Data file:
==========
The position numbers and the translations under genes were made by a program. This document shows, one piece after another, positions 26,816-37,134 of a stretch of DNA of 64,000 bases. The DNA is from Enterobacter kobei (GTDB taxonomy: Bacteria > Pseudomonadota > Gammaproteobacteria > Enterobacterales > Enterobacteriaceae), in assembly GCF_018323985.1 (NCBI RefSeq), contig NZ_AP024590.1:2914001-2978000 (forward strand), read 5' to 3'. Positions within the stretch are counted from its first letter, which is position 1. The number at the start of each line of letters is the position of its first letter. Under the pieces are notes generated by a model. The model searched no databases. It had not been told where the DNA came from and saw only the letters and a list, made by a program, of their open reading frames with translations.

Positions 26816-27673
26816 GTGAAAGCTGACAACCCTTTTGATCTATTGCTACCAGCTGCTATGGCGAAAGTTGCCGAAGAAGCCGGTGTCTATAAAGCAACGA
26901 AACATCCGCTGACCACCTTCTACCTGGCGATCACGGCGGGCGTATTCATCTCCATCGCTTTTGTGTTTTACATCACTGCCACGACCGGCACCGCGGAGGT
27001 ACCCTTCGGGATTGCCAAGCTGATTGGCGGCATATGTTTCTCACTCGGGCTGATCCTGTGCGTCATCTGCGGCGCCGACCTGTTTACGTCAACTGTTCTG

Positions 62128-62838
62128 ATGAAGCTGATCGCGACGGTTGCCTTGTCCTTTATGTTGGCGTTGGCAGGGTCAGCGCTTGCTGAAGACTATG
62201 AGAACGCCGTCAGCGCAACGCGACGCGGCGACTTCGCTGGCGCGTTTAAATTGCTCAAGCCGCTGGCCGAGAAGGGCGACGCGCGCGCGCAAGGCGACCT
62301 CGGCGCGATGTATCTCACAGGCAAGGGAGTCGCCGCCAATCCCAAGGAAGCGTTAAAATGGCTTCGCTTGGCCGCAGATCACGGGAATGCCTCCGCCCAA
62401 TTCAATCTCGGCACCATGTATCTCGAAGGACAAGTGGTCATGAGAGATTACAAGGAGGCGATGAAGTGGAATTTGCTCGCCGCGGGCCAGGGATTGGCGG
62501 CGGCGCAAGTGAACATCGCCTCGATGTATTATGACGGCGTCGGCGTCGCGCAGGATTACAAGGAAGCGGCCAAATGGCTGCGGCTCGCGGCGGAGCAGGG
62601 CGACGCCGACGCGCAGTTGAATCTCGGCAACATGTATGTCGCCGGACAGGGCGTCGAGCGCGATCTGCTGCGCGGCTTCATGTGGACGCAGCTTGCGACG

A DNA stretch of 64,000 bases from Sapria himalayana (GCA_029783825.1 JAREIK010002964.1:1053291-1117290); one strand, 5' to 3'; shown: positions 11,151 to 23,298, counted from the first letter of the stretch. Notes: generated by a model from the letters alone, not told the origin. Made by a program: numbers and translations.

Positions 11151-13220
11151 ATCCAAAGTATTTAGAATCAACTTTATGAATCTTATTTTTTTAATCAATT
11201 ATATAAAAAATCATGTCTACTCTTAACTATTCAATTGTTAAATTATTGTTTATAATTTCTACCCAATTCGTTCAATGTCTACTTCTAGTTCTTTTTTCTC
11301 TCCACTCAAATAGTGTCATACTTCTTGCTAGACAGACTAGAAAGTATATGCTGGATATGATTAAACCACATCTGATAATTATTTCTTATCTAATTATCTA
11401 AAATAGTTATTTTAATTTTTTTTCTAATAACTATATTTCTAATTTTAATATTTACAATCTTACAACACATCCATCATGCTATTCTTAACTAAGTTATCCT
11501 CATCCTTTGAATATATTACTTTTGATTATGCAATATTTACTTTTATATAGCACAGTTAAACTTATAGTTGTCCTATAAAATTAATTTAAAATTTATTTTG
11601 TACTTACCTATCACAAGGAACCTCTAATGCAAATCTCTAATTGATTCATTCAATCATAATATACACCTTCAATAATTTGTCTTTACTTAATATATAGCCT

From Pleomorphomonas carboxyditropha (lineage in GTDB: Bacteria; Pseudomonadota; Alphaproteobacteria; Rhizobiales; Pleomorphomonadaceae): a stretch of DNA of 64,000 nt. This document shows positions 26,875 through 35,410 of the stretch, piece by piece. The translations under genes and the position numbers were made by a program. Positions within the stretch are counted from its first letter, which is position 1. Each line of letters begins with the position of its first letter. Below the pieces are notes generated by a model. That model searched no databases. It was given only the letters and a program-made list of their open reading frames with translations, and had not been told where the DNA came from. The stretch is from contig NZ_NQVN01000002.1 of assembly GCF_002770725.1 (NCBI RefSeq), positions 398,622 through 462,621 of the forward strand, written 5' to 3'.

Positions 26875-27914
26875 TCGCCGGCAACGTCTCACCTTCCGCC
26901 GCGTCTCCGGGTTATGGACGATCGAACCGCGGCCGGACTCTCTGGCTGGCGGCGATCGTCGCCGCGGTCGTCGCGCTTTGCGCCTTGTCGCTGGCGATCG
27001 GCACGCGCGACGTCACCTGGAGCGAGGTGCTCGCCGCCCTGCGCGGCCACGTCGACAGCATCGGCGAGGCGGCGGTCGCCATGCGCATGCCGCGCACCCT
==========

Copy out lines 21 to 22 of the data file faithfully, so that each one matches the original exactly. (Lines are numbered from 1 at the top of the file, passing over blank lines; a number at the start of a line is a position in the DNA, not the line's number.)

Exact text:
From Pleomorphomonas carboxyditropha (lineage in GTDB: Bacteria; Pseudomonadota; Alphaproteobacteria; Rhizobiales; Pleomorphomonadaceae): a stretch of DNA of 64,000 nt. This document shows positions 26,875 through 35,410 of the stretch, piece by piece. The translations under genes and the position numbers were made by a program. Positions within the stretch are counted from its first letter, which is position 1. Each line of letters begins with the position of its first letter. Below the pieces are notes generated by a model. That model searched no databases. It was given only the letters and a program-made list of their open reading frames with translations, and had not been told where the DNA came from. The stretch is from contig NZ_NQVN01000002.1 of assembly GCF_002770725.1 (NCBI RefSeq), positions 398,622 through 462,621 of the forward strand, written 5' to 3'.

Positions 26875-27914